Tuesday, August 14, 2012

Korean Ttok-cha

I can honestly say I'd never heard of Ttok-cha* before about one month ago. That was when my well-traveled and highly knowledgeable tea friend Eric Glass, who had recently attended a demonstration on this interesting Korean brew at the Penn State Tea Institute, told Cinnabar and me of his plan to bring a piece to Phoenix Tea and prepare it for us correctly. Although I didn't really know what to expect, I was very excited.

When, at last, the day arrived, I was treated to the following display of olive-pit-charcoal pyrotechnics!

Snap, Crack, Pop and Burn!


After we had our glowing olive-pit coals resting in Cinnabar's brazier, one lucky piece of ttok-cha was carefully roasted for about 10 minutes until it developed a reddish brown color and softened slightly.



While the ttok-cha was being roasted, a glass kettle of spring water was brought to a boil. When it was deemed ready, the ttok-cha was placed in water and kept at a gentle simmer. Eric had planted the "three and a half hour steep time of excellence" seed in my mind. I had complete faith that something magical would happen when this benchmark was reached.



The tea liquor surprised me by turning dark red fairly quickly. We tasted it a couple times at random intervals and these early sips were pleasant enough, but we all knew that they would be nothing when compared to what was soon to come.



The waiting turned out to be easy. Thanks to an unexpected visit from an excitable local newsman and some top notch Da Hong Pao oolong served up by Becky Li we had plenty to occupy our minds.

Unfortunately, Becky and her friend William had to depart at the 3 hour mark. We toasted her visit with some 3 hour ttok-cha. It was great... but it needed something... you guessed it... it needed to steep for about 30 more minutes.

At last, the magic hour arrived! 12,600 seconds after we submerged the ttok-cha, Cinnabar poured the steaming hot, amber colored tea. Shu Shu and I gazed on in wonder and anticipation.



Ahhh. I truly loved it. It is a rich, rosy, fruity, toasty, luscious, complex and fragrant cup of tea. It felt thick and syrupy in my mouth. It made me feel relaxed and comfortable.

Interestingly, after it had simmered for another hour or so, it started losing flavor quickly in my opinion and by the following day it had lost most of its flavor. Even with many hours of steeping behind it, the little tea cake remained intact. It reminded me of a flower, it bloomed beautifully, and then it faded away but it was worth every second.

*It's pronounced something like "doke-cha." Tteok-cha, ddok-cha, and ddeok-cha are a few other fun ways to spell it. Check out this Cha Dao blog post for a better understanding of this old style of Korean tea.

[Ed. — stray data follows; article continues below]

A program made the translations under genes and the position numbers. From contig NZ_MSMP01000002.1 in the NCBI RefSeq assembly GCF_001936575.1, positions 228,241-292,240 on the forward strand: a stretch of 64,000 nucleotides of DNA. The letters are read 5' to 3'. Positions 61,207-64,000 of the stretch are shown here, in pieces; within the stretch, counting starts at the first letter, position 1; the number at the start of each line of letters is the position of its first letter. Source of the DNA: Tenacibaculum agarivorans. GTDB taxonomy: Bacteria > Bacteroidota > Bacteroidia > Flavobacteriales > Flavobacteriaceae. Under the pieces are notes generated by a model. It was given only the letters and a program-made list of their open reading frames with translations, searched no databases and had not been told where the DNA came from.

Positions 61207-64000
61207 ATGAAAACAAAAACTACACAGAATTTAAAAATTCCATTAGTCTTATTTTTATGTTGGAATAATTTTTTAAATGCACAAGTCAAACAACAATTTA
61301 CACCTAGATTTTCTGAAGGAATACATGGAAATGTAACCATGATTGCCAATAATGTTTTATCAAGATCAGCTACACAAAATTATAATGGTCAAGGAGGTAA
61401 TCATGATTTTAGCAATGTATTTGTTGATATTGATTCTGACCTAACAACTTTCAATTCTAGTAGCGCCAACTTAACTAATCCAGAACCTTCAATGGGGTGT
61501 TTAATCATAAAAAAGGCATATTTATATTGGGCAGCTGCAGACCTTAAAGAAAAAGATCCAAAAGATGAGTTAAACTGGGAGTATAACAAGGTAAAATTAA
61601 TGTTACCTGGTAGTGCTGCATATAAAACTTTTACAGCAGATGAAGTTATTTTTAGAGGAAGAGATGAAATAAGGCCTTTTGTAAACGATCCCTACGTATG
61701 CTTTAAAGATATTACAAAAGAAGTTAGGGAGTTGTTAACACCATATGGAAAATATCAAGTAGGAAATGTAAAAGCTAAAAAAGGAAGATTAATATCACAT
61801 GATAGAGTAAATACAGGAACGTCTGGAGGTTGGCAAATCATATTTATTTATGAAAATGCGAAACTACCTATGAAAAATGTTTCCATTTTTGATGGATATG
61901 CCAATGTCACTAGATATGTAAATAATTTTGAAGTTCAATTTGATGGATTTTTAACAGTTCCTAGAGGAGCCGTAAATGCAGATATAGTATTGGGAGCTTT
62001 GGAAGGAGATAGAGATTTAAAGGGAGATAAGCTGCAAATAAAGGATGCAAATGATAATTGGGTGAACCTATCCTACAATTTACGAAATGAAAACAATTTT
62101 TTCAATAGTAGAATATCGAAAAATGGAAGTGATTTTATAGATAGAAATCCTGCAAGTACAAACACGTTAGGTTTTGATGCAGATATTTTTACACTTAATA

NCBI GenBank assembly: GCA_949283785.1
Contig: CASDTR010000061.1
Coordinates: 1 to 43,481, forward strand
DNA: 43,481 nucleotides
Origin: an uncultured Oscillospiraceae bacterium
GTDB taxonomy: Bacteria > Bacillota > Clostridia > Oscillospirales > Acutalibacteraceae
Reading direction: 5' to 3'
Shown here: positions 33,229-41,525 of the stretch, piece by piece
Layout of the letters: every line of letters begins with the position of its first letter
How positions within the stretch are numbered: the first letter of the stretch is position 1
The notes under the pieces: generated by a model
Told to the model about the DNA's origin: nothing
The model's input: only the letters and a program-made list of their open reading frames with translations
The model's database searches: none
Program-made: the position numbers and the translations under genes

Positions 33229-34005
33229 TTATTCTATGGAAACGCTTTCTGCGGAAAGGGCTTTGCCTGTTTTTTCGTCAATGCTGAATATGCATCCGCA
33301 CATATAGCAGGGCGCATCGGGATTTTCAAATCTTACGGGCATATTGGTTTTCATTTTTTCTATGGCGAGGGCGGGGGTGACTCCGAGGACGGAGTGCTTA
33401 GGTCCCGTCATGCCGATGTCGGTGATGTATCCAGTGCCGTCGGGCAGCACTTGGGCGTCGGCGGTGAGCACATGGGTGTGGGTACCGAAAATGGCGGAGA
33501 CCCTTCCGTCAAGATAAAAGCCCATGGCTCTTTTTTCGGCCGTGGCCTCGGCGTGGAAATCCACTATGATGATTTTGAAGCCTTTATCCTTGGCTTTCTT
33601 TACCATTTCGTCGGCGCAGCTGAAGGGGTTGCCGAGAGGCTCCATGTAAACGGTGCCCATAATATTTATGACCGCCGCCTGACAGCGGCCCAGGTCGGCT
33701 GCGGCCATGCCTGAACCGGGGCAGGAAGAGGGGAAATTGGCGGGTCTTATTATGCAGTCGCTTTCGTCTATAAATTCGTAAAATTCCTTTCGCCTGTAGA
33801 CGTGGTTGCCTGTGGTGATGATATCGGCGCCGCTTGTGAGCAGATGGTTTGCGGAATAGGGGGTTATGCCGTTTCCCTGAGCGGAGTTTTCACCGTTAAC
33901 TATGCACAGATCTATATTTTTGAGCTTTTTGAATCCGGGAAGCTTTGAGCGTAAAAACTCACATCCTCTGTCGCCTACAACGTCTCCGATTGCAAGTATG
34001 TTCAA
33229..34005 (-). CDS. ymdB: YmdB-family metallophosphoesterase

6 comments:

Matthew Thivierge (Mr.T) said...

What a wonderful find! I shall certainly look for this kind of tea when I arrive back in Busan (S.Korea) next week! A truly great and informative post. Any idea where Tteok cha may be purchased in Korea? (it will make my searching that much more easier...)

Brett said...

Thanks for reading Mr. T! Sorry I don't know where to get this tea in Korea but I suspect you'll have few problems finding it. Here in America Morning Crane Tea is a good connection to contact.

Jason M. Cohen said...

DDok Cha is near impossible to find unless you know a producer. Even Mr. Hong, the Korean Tea Master the Institute works with produces it only once every 3 years or so. Many Koreans now drink Pu'er as a "replacement" or because of good marketing in Korea; but the reality is, Korea is a coffee drinking company... There's not a whole lot of good tea to be found!

If you will be in Busan check out this post: http://www.cultofquality.com/index.php/2012/05/korea-2012-coffee-in-busan/
If you stop in, please tell Niel I say hello!

All the Best,
Jason M. Cohen
- Director of the Tea Institute at Penn State

Eric G. said...

Interestingly enough, Matthew, o5 TeaBar, soon to open in vancouver in a week or 2 ,are trying their hardest to carry such tea. I met with the owner, Pedro, at his office just yesterday and allthough i can't say with certainty, i think they are going to bring even more than just tteok-cha to the North American Market!
-Eric Glass

Cho Hak said...

You might like to know that we at Morning Crane Tea supplied this ttok-cha to our friend Eric Glass for this experience. It was made by the renowned tea master Kim Song Tae and the well-known teaware artist and tea master Park Jong Il. We will have this tea available at Morning Crane Tea this spring for everyone who is interested. Our inventory is too low to promote it to all but we do have a few disks for the right experience. Incidentally, I disagree with Jason. While Koreans do drink a lot of coffee. There is plenty of really excellent tea to be found and we're trying to bring it to you. We will have both types of ttok-cha in 2013 after our May tea tour.

Brett said...

Cho Hak - Thank you very much for the comment. I knew that Eric got the Ttok-cha from your company Morning Crane Tea and that it was made by tea master Kim Song Tae. It was a major oversight on my part to not mention these important points in this post.